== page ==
While polystyrene can handle some hot temperatures, it doesn’t handle high heat well. After a bit, it actually begins to melt pretty aggressively. This releases chemicals inside the foam, both into the air and into your food. At small doses, it may not immediately cause health concerns, but at high enough amounts, these compounds are carcinogenic and can be hazardous. There are some types of microwave-safe polystyrene, but in this case, unless you’re certain, it’s better to be safe than sorry. Just transfer your food to paper plate or microwave-safe plastic bowl before heating it.
Speaking of plastic, this material is one of the iffier ones when it comes to whether or not you can use it in the microwave. There are many plastic containers that are microwavable, which complicates the whole situation. Many plastics contain chemicals similar to polystyrene and can be very bad for you if used improperly. When heated, these chemicals leach from the container into the food you’re cooking. It’s gotten to the point where some believe there’s a growing body of evidence that supports plastic being unhealthy for us in general. All plastic containers leak some chemicals to the food, but to be considered a microwave-safe plastic container, the FDA tests the container to ensure it’s within a safe, allowable amount.
When heated, these chemicals leach from the container into the food you’re cooking.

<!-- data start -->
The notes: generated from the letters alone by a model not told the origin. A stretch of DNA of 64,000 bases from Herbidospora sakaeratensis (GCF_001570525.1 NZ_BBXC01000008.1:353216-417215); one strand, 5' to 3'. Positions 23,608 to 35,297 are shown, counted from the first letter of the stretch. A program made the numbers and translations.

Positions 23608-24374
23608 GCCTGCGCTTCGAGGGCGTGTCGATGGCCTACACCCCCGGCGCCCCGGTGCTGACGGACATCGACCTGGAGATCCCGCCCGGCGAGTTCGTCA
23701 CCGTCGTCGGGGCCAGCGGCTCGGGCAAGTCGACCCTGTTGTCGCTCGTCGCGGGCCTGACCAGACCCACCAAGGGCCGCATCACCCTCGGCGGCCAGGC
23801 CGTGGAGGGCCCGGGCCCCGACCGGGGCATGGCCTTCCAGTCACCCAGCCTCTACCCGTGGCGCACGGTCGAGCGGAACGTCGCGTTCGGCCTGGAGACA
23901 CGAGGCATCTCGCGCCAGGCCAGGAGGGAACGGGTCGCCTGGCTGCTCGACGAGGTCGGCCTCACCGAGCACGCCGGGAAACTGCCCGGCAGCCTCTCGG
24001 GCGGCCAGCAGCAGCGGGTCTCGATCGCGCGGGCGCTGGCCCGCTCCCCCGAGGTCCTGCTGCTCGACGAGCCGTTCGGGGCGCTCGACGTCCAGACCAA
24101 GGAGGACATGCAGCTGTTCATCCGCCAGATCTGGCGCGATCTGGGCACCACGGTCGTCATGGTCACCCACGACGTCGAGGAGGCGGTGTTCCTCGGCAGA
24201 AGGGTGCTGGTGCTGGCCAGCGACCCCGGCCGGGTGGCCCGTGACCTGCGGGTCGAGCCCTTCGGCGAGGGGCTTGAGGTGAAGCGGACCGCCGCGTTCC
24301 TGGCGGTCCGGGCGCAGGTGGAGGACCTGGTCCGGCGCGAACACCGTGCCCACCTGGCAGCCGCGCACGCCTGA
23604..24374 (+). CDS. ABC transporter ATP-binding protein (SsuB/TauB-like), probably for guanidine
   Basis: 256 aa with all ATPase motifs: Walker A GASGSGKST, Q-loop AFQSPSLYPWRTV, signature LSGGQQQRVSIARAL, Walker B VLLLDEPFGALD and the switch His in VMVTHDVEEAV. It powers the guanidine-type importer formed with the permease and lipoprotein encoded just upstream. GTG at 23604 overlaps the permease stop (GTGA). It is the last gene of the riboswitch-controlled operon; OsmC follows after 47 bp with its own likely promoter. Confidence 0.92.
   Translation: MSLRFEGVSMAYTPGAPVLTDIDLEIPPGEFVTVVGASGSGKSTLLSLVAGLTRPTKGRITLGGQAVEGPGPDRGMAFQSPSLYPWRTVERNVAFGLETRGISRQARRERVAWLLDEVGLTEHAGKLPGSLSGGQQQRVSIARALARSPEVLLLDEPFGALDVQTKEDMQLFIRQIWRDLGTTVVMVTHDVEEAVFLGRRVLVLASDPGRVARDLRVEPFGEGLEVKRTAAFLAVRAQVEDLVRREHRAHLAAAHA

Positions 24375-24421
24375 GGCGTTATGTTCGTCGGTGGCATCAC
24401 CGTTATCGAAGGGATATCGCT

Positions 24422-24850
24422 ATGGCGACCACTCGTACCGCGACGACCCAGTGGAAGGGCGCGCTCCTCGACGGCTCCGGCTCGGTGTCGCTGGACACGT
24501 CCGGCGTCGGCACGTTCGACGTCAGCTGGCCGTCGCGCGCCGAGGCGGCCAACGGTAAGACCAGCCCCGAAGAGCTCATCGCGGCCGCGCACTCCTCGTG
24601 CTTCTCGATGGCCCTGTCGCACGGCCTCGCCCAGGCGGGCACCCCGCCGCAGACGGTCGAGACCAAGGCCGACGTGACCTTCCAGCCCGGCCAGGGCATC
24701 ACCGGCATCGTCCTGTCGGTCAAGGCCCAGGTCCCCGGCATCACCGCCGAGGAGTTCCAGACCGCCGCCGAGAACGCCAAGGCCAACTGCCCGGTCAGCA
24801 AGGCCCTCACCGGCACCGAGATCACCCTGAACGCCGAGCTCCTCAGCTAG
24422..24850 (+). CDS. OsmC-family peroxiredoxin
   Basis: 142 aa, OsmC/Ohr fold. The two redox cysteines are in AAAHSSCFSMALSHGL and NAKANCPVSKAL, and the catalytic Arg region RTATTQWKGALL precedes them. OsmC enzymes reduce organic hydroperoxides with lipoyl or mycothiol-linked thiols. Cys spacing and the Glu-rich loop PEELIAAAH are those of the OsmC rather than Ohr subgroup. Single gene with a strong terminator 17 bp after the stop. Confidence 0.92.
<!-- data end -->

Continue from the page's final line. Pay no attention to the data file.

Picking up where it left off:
So, what type of plastics generally aren’t microwave safe? Thinner plastic (like sandwich or grocery bags) should not be microwaved, as they’ll easily melt in the high heat. The same goes for cold-storage containers, like margarine tubs and milk jugs. A commonly microwaved container is the to-go plastic container. While these look like many of your microwave-safe Tupperware containers, they aren’t made to be reheated. If your microwave-safe plastic container has gotten discolored and scratched, it’s also more likely to bleed over those chemicals, so it may be time to replace it.
Brown Paper Bags
Brown paper bags can’t withstand the high temperature of the microwave and are a fire hazard.
This last entry will be short, but it’s no less important. Despite what you see online, brown paper bags are not a good way to DIY popcorn at home. In fact, you should never, ever use brown paper bags in the microwave, according to the USDA. Most types of paper are okay, specifically white paper or paper plates. This isn’t the case with brown paper bags, which are usually made from recycled materials. They can’t withstand the high temperature of the microwave and are a fire hazard. For that reason, find alternative options to DIY popcorn.
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There may be times where you just aren’t certain if something is microwave safe. If you ever are in this questionable situation, and can’t search online for help, there is a way that you can test the container or utensil to see if it will be safe for the microwave. Place a measuring cup with about one cup of water in the microwave alongside of, but not touching, the container in question. Microwave on high for a minute and feel the container. If the container is hot, it’s not made of a microwave-safe material.
The microwave is a useful and versatile appliance in the kitchen, but like any kitchen appliance, it needs to be used properly to be safe. If you follow these suggestions, and always keep an eye on what’s microwave safe and what’s not, this handy appliance shouldn’t pose many risks!